7. The production process according to claim 1, wherein the thermoplastic polymer material is at least one selected from the group consisting of polyethylene, polypropylene, polybutene, ethylene-vinyl acetate copolymer, poly (4-methylpentene-1), cycloolefin resin, styrene resin, polyamide resin, polyester resin, modified polyphenylene ether resin, polyacetal resin, polycarbonate resin, and polysulfone resin.
8. The production process according to claim 1, wherein the thermoplastic polymer material has a melt flow rate of 0.5 to 100 g/10 mm.
9. The production process according to claim 1, wherein the thermoplastic polymer material is a thermoplastic elastomer having a Shore D hardness of 20 to 70.
10. The production process according to claim 1, wherein the thermoplastic polymer material further comprises a plasticizer.
11. The production process according to claim 1, wherein the thermoplastic polymer material further comprises at least an additive selected from the group consisting of kaolin, silica, mica, titanium dioxide, alumina, calcium carbonate, calcium silicate, clay, kaolin, diatomaceous earth, asbestos, barium sulfate, aluminum sulfate, calcium sulfate, basic magnesium carbonate, molybdenum disulfide, graphite, glass fiber and carbon fiber.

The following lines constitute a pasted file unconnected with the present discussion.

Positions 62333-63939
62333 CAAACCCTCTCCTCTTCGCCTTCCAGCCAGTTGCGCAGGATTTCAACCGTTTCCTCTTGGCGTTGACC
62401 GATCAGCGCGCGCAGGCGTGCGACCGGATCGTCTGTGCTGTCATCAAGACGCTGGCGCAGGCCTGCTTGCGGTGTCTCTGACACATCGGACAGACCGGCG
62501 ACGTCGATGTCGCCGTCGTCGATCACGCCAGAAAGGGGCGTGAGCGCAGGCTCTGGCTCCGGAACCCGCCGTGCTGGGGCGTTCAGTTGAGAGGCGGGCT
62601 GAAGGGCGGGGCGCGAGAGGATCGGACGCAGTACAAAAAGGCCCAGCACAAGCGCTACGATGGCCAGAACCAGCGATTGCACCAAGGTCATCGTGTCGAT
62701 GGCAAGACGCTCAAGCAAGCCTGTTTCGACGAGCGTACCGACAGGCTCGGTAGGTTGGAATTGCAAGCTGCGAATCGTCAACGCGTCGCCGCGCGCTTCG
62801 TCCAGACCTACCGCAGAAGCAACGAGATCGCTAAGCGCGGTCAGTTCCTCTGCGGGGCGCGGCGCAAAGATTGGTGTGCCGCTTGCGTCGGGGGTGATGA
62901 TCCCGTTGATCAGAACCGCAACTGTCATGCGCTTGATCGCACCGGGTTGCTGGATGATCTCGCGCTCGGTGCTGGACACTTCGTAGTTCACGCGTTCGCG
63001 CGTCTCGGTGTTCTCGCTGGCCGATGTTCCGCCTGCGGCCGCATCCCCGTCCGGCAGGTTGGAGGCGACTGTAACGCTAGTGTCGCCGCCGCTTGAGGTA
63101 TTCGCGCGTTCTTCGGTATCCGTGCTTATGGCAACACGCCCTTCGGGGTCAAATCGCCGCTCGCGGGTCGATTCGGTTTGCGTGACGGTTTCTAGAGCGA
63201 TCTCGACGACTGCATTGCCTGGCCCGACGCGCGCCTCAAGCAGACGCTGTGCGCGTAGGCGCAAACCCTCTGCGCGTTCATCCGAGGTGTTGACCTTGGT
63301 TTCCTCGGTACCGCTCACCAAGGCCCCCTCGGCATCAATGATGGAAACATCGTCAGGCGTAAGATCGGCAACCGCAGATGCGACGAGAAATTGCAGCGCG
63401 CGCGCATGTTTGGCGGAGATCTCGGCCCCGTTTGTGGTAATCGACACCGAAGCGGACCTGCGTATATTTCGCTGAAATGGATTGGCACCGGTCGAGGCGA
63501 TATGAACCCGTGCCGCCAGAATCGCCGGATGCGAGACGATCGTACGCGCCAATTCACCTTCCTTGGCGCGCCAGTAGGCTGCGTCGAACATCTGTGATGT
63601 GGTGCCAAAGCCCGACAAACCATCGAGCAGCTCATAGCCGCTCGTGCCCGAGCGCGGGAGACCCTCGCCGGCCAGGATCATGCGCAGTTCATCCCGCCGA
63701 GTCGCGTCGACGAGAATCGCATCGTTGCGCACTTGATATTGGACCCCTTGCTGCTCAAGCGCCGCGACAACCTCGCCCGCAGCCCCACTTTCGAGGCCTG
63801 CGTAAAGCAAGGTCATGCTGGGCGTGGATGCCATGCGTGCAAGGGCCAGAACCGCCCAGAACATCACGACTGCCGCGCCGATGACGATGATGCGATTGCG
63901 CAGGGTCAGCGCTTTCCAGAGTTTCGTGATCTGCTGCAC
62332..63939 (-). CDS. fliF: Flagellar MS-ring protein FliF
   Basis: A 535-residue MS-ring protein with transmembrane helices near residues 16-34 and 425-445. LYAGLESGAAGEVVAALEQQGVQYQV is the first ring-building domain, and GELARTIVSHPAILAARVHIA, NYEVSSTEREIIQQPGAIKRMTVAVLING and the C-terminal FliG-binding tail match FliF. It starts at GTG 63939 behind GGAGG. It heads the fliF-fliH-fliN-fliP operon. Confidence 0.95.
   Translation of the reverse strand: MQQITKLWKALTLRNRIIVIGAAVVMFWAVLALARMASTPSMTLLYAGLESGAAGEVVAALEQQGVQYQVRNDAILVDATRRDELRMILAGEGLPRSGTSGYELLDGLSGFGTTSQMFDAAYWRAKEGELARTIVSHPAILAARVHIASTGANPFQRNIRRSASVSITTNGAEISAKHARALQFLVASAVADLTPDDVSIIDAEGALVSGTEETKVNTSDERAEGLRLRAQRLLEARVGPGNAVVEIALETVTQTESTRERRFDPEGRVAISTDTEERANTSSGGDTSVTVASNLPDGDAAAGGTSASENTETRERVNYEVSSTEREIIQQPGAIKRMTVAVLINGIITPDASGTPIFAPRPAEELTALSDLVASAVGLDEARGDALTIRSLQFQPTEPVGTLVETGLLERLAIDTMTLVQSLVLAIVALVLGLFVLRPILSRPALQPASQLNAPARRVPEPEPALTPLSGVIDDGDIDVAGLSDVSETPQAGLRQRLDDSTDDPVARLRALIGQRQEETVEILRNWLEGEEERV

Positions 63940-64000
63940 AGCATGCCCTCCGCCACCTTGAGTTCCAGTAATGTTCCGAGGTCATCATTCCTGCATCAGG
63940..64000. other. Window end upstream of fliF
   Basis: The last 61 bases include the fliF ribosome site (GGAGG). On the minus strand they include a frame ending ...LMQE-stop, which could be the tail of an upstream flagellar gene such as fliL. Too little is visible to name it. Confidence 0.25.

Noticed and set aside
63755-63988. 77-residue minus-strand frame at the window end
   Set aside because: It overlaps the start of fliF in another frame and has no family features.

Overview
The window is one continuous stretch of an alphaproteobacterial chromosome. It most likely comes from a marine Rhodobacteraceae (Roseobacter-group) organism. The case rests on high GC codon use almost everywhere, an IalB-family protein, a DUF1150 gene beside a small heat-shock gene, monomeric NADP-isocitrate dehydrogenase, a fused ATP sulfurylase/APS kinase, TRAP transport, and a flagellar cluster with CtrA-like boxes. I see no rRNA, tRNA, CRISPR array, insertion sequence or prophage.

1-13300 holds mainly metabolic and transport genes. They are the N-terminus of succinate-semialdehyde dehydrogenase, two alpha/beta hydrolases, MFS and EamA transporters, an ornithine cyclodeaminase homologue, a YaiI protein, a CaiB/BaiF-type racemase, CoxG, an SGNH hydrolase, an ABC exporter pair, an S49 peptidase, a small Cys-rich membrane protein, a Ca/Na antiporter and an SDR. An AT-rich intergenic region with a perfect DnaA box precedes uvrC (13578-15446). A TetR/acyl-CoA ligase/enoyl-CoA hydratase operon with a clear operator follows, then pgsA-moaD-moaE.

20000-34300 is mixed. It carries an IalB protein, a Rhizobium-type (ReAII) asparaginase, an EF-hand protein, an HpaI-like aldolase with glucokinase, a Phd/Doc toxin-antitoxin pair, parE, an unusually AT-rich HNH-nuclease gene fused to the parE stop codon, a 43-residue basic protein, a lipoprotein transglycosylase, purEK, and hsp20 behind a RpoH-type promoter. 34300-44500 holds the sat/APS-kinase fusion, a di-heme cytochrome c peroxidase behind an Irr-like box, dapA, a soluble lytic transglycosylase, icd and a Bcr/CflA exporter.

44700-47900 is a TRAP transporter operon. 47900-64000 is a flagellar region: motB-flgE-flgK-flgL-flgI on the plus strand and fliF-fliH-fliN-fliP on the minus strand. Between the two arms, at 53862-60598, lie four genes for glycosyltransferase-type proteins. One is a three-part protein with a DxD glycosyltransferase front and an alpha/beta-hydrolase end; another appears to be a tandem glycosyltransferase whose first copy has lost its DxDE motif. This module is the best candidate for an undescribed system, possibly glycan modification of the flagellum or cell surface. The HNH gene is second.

12. The production process according to claim 1, wherein the thermoplastic polymer material further comprises a flame retardant which is at least one selected from the group consisting of antimony trioxide, antimony pentaoxide, sodium antimonate, magnesium hydroxide, zinc borate, guanidine phosphate, tris (chloroethyl) phosphate, tris (monochloropropyl) phosphate, tris (dichloropropyl) phosphate, tris (tribromophenyl) phosphate, red phosphorus, paraffin chloride, polyethylene chloride, hexabromobenzene and decabromodiphenyl oxide.
13. The production process according to claim 1, wherein the thermoplastic polymer material further comprises a lubricant and/or mold releasing agent.
14. The production process according to claim 1, wherein the thermoplastic polymer material further comprises at least one flame-proofing agents selected from the group consisting of octabromodiphenyl and tetrabromobisphenol polycarbonate; and at least one thickener selected from the group consisting of epoxy compound and isocyanate compound.
15. The production process according to claim 1, wherein the thermoplastic polymer material further comprises silicone oil and/or silicone resins.